It's a hole-in-the-wall, to be sure — but don't dare mistake it for a dive. After all, what sort of dive offers over 120 Single Malt Scotches? Indeed, Birds of a Feather is a Fell's Point diamond in the rough, with a selection of booze that plenty of high-end bars would love to have. The owner of the place also happens to be the bartender — which is great if you're having trouble making a selection, or simply want to hear some interesting stories — the music tends towards classical and is played at an appropriate (background) volume, and the overall vibe is chill, making it a perfect place to truly enjoy a drink or two.
There are older bars in the US, but it's hard to knock the history at the Menger Bar. Opened in the Menger Hotel in 1887, this landmark bar is an exact replica of the since-demolished House of Lord's Pub in London, complete with dark cherry woods, beveled mirrors from France, and brass spittoons. Teddy Roosevelt recruited Rough Riders there, George Patton, Robert E. Lee, and even Babe Ruth have bellied up to the bar, and the bar was at one time the site of more cattle deals than anywhere else in Texas. But what's most likely to pull you in are the excellent, freshly-made margaritas, which taste even better when escaping the heat and crowds of the Alamo just across the street.
Bar-hopping can be a lot of fun, but what to do in the time spent traveling from place to place? Well, if you're aboard the Pedal Tavern, you'll be drinking to pass the time. This brilliant, roaming 16-seat bar transports its boozy passengers from bar to bar in the Third Ward and Walker's Point, and thanks to a newly-implemented piece of legislation, riders — who also use the built-in pedals to power the quadricycle — can enjoy a cold one while making their way to their next destination. The upside? We imagine all that pedaling might help sober you up as you move from place to place. The downside? Those extra beers surely won't.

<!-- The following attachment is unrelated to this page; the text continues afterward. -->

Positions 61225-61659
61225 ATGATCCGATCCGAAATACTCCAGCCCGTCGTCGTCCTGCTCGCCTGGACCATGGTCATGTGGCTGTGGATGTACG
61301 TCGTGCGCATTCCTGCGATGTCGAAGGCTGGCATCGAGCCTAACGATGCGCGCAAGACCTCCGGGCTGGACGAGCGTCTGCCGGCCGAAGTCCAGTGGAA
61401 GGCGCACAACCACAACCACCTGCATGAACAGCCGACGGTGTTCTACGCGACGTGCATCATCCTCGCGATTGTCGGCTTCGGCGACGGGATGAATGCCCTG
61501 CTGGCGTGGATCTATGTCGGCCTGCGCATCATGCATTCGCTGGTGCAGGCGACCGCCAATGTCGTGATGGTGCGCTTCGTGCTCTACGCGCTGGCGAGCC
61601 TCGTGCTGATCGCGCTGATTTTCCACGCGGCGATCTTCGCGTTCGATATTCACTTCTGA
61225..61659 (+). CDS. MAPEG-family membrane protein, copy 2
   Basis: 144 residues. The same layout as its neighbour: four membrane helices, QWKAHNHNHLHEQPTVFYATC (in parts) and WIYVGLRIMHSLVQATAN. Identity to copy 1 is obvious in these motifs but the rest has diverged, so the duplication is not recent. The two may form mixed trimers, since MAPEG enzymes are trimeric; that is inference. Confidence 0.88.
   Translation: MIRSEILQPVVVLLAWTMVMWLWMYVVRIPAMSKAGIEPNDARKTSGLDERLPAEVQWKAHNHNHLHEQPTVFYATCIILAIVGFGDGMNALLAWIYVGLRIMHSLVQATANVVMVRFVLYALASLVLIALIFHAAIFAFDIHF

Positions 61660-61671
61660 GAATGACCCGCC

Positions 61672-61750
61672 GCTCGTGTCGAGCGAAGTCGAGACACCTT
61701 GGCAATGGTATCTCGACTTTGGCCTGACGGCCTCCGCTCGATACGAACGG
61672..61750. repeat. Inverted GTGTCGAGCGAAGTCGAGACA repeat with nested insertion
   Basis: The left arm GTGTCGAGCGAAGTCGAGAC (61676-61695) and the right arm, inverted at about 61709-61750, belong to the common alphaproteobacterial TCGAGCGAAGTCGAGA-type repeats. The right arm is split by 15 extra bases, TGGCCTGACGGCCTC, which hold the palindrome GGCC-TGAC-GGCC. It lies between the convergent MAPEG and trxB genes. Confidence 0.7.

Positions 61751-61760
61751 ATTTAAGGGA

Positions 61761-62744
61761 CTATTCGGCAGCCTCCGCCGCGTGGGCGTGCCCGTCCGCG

We've seen bars hidden behind a phone booth, and even behind a wall of kegs — but never one tucked away behind a wall in a basement restroom. Until now. PortSide Parlour is one of the most difficult to find bars in London Fields, tucked behind the wall of an unmarked bathroom in the basement of Off Broadway. Once inside, you'll find yourself in a richly furnished and appropriately dim space, filled with terrific music, and featuring a bar that serves 50 of the world's finest rums — thanks to a partnership with Jamaica's finest Rum Appleton Estate — and cocktails worthy of a secret rendezvous.